The patient reported a three-year history of medication treatment for diabetes, hypertension, and angina pectoris. She noted recent heart discomfort persisting despite taking prescribed angina pectoris medication. Following a comprehensive clinical and radiographic examination, it was explained that radiating pain due to angina pectoris could manifest in the left facial area and teeth. The decision was made for the patient to visit the dental hospital again after receiving treatment from the cardiology department. Upon a return visit to the dental hospital a month later, the patient reported the disappearance of heart discomfort, as well as the resolution of pain and swelling in the left facial area.

2. Case 2

A 68-year-old female patient visited the Department of Oral Medicine, Chosun University Dental Hospital, via a dental clinic, complaining of pain in the left upper and lower posterior teeth areas and the left shoulder area, even during rest. She described soreness in her upper and lower left posterior teeth persisting for a week, causing feelings of anger even when resting, without any discernible cause. The pain was similar to the previous week’s pain, persisting even when she drank cold water. The radiograph indicated moderate alveolar bone loss in the left maxillary and mandibular areas, but no pathological findings accounting for the pain were observed (Fig. 2). During clinical examination, the left maxillary prosthesis and the left mandibular tooth exhibited no notable abnormalities during inspection, percussion, and probing. Furthermore, there was no pain upon palpation of the left and right masseter and temporalis muscles.


The patient had been taking medication for hypertension and diabetes for three years, and she had been receiving medication for angina pectoris since its diagnosis seven years prior. Despite her medication, she had recently experienced discomfort in the heart area.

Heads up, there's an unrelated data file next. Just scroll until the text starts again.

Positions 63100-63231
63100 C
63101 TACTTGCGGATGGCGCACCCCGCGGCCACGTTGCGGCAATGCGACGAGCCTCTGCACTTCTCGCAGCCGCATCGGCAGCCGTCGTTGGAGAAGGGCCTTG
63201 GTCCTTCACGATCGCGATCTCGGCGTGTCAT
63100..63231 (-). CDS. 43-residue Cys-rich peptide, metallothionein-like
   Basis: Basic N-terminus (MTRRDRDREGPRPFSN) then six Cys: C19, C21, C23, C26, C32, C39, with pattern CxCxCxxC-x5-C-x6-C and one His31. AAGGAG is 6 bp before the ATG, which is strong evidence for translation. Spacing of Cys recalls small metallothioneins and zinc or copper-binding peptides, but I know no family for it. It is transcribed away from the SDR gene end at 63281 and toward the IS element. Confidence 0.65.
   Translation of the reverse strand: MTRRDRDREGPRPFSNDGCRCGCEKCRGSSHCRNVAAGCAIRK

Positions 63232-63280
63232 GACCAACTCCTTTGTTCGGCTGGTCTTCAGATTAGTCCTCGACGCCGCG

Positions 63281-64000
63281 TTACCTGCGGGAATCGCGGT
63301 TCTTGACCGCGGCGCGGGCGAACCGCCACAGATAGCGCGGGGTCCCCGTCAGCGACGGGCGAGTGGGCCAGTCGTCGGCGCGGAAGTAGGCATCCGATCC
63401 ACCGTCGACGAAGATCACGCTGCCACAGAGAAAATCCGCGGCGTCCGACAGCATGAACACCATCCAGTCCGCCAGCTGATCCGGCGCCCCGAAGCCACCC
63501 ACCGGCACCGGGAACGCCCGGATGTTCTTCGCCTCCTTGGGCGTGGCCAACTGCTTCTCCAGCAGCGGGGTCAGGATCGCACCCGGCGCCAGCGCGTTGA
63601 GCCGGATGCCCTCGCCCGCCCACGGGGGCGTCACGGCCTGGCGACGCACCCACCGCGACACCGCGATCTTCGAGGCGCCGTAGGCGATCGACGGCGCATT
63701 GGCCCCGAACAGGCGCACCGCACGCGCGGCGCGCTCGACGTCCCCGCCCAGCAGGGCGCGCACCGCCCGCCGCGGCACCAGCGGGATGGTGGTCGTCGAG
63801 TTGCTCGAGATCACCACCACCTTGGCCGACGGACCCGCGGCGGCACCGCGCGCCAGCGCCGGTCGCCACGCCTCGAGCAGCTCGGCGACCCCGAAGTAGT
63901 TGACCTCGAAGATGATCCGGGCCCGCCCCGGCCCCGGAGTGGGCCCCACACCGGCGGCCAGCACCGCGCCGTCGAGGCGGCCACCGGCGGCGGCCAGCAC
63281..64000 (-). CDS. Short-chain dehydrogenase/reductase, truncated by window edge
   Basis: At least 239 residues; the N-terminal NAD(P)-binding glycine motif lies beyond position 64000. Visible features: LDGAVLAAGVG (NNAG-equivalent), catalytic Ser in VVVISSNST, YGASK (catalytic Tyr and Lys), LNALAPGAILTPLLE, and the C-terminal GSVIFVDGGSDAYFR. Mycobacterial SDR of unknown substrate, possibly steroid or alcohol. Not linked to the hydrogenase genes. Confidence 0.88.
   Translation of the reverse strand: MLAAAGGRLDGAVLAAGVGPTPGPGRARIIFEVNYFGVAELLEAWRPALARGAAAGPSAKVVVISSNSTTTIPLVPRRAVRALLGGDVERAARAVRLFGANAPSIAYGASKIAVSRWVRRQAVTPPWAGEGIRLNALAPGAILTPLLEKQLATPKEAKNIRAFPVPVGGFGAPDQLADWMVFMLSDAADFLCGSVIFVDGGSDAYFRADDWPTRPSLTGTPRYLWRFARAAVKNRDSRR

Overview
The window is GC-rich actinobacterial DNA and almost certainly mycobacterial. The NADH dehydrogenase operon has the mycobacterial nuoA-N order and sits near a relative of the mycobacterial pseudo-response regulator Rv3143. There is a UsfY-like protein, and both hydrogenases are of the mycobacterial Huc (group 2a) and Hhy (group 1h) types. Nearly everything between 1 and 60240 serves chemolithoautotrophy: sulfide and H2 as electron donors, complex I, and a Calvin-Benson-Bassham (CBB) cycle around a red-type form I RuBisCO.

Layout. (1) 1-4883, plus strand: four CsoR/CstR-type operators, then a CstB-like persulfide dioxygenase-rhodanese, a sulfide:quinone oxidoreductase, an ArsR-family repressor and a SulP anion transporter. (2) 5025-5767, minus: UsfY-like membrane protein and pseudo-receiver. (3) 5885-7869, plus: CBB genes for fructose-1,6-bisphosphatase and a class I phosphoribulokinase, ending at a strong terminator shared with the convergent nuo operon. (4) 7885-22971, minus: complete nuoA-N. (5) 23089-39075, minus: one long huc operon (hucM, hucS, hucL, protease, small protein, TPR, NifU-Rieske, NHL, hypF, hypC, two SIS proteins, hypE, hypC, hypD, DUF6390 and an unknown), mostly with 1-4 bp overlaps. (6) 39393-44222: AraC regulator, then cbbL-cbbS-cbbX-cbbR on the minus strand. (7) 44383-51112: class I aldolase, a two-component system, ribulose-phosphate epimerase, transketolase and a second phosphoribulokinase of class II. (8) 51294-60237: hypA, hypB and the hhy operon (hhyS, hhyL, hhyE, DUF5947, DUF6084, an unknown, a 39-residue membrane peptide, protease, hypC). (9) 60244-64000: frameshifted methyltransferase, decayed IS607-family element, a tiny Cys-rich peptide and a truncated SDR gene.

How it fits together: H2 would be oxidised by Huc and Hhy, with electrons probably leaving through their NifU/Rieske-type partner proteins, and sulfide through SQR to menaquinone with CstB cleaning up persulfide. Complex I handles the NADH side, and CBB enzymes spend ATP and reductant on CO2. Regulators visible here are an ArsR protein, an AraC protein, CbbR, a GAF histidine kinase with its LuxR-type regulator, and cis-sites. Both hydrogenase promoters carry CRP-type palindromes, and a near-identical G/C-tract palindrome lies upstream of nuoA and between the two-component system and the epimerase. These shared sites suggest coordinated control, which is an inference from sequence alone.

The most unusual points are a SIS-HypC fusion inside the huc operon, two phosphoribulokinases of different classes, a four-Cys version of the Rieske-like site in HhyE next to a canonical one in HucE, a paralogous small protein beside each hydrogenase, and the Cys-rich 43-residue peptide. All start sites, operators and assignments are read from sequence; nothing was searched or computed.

Following a comprehensive clinical and radiographic examination, it was explained that the pain radiating to the left upper and lower teeth and the left shoulder area was attributable to angina pectoris. Subsequently, the patient was referred to the cardiology department for further treatment. A follow-up confirmation by phone affirmed the resolution of toothache and shoulder pain after cardiology treatment.

DISCUSSION

Dentists can easily treat orofacial pain with a clear cause, such as a toothache, but may face confusion and uncertainty when confronted with pain lacking an obvious dental structural origin. Dental pain is a common cause of orofacial pain. However, orofacial pain with nonodontogenic toothache may also manifest as referred pain due to myofascial, sinus, neurovascular, neuropathic, cardiac, psychogenic, and systemic pain [3].

Toothache originating from pulpal or periodontal tissue may present various clinical characteristics, such as caries, deep restoration, extensive periodontal pockets, and tooth fractures causing pain. The pain can be alleviated by local anesthesia in the suspected tooth [4].

Myofascial pain is the most prevalent cause of nonodontogenic toothache, often leading to referred pain [5]. It is characterized by a trigger point in the form of a taut band, causing diffuse dull pain in the upper and lower posterior teeth and surrounding areas. Myofascial pain in the muscles, including the masseter muscle, temporal muscle, and anterior portion of the digastric muscle, may induce pain referred to the teeth. Molars are frequently implicated in referred pain upon palpating muscles or trigger points, with the masseter muscle being the primary contributor [6].

Facial sinusitis may present with pain in the maxillary teeth, similar to pulpal or periodontal toothache. In particular, maxillary sinusitis induces persistent pain around the zygoma, and inflammation of the maxillary sinus causes toothache-like pain due to its proximity to the apical area of the maxillary premolars and molars [7,8]. Key points for differential diagnosis include upper respiratory infection, infraorbital tenderness in response to pressure in the affected sinus, increased toothache during forward head bending, incomplete relief of tooth pain after local anesthesia, and confirmation of air/fluid levels on Water’s view or computed tomography [6,7].

Nonodontogenic toothache of neurovascular origin, attributed to migraines, often manifests in the maxillary canines or premolars. It is characterized by unilateral pain unresponsive to intraoral local anesthetic blocks. The diffuse dull pain, is not limited to the teeth, affecting the temporal region or the back of the eye, and intensifies with physical activity, such as climbing stairs [9].